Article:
Meander Valley Gazette

Your Independent Community Newspaper

Rural women rally round

RuralJoanne EisemannComment
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APRIL 2018 | Lorraine Clarke

FOR THOUSANDS of years, women the world over have played a major role in agriculture. Even during eras when it was considered unseemly for ladies to work, women have pulled their weight on farms, often going far beyond a supportive role beside their husbands.

20 years ago, Tasmanian Women in Agriculture was formed, an organisation whose aims include providing support, fellowship, education and social interaction among dedicated, committed women involved in Tasmanian rural communities and industries.

One of TWIA’s goals is to update members’ practical skills through programs relevant to their needs. Recently they covered the NLIS system’s regulations on tagging and moving livestock between properties, and ran fitness classes.

Bendigo Bank annually sponsors the First Aid Course and refresher credits, providing women with a life-sustaining skill on farms where it is all-too often needed.

Field trips to enterprises such as Tas Alkaloids, Max Baker’s potato plant, and Brandsema’s tomato farm, are valuable opportunities to gain and share knowledge. Several members have been beneficiaries of the Marcus Oldham scholarship.

Meetings are held on the first Wednesday of the month, addressed by guest speakers on topics of interest.

When Deloraine hosted the biennial State Gathering, a chef was featured, whose talents are the crowning glory of so many agricultural end products.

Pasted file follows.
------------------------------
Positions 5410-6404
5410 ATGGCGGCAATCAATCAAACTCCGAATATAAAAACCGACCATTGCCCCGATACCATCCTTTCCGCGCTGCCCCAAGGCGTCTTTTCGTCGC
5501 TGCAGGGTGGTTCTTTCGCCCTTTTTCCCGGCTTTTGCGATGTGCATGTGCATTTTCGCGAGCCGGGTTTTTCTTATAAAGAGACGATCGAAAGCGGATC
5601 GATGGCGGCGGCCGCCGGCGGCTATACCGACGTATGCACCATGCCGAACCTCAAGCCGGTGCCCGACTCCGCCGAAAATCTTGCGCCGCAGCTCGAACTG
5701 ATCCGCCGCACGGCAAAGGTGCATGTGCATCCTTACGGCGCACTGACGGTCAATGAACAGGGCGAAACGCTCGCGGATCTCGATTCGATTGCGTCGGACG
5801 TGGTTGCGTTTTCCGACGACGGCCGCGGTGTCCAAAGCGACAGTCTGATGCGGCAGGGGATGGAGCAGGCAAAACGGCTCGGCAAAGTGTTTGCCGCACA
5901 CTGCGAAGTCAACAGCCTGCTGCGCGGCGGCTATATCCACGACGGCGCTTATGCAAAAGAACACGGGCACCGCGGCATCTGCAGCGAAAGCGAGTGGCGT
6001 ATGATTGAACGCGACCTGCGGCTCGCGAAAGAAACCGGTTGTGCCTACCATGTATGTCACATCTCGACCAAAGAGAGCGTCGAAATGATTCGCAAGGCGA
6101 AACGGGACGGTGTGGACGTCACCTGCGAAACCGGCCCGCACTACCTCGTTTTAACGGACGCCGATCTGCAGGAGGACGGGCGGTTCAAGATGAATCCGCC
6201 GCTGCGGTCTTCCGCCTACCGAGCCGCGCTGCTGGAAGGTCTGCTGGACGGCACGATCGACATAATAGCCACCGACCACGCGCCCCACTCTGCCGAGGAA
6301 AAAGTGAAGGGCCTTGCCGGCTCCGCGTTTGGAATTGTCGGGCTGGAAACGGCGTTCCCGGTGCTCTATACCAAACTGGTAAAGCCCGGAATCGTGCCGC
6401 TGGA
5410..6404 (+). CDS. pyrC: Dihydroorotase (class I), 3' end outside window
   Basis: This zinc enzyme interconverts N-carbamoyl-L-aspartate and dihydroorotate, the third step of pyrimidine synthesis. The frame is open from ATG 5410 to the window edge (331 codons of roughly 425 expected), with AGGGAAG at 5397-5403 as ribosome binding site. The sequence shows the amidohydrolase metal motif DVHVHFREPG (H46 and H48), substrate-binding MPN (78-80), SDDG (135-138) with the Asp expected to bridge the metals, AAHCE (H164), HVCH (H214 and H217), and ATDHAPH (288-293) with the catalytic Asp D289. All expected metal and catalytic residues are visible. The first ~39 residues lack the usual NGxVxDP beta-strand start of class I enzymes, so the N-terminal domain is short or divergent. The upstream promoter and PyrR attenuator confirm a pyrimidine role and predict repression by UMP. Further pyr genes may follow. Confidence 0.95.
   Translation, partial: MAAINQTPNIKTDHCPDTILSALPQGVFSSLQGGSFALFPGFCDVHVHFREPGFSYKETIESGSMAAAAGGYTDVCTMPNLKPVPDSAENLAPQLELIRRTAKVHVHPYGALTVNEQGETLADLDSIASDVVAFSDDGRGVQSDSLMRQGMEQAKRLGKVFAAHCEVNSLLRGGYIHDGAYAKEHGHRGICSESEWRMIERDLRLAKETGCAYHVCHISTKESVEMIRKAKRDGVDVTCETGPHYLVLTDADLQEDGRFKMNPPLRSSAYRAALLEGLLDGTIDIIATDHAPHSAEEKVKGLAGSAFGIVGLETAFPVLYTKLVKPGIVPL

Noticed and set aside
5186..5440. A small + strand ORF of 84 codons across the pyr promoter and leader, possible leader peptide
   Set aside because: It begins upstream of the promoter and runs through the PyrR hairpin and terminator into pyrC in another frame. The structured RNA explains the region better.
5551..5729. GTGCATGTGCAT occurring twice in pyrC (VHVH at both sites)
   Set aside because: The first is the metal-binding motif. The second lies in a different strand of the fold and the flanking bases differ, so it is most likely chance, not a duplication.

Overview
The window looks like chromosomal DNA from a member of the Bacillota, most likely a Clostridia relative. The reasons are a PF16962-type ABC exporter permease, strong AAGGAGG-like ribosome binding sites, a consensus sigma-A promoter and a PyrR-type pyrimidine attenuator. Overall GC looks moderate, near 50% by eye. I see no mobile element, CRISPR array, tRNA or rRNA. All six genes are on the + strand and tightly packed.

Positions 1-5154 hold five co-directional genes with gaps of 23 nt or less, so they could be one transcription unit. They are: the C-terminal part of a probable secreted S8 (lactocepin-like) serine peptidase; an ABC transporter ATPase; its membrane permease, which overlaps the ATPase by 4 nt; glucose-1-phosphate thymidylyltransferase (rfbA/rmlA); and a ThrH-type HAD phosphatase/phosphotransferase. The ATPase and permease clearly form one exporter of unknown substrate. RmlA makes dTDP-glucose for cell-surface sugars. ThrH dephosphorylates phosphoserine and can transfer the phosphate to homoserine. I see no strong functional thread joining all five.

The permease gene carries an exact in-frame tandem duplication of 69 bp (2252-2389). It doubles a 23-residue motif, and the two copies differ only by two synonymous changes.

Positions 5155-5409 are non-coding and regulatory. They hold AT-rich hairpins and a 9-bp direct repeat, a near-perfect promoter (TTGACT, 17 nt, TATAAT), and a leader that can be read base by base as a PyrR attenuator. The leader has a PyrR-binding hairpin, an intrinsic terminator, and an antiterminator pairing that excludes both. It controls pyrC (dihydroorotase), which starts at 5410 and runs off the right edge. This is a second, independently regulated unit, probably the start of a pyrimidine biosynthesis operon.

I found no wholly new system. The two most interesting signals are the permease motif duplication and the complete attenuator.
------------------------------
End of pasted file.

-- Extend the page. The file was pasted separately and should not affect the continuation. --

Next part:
“Meander Valley Women in Agriculture is one of the State’s strongest groups, because of the caring attitude we have for each other,” said Anne Cresswell. “If someone has a problem, we rally around and offer support.”

TWIA is open to ladies currently or formerly involved in agriculture, however diverse their interests. Some work on farm as well as helping with crops or livestock. Glenda Wootton is growing pasture in a shed on her small farm at Kimberley. Judy Kilby addressed a meeting where she shared her experience of the horsemanship of Outer Mongolia.

Success of the organisation has been celebrated with publication of a 90-page book containing 28 Meander Valley women’s stories of their farming experiences, illustrated by many photographs. Jane Bennett, one of the founding members of TWIA, penned the foreword. Older members recall the simple pleasures of a rural childhood despite the primitive conditions and challenges of a bygone era, transitioning through to today’s world-class practices.

Photo | Mike Moores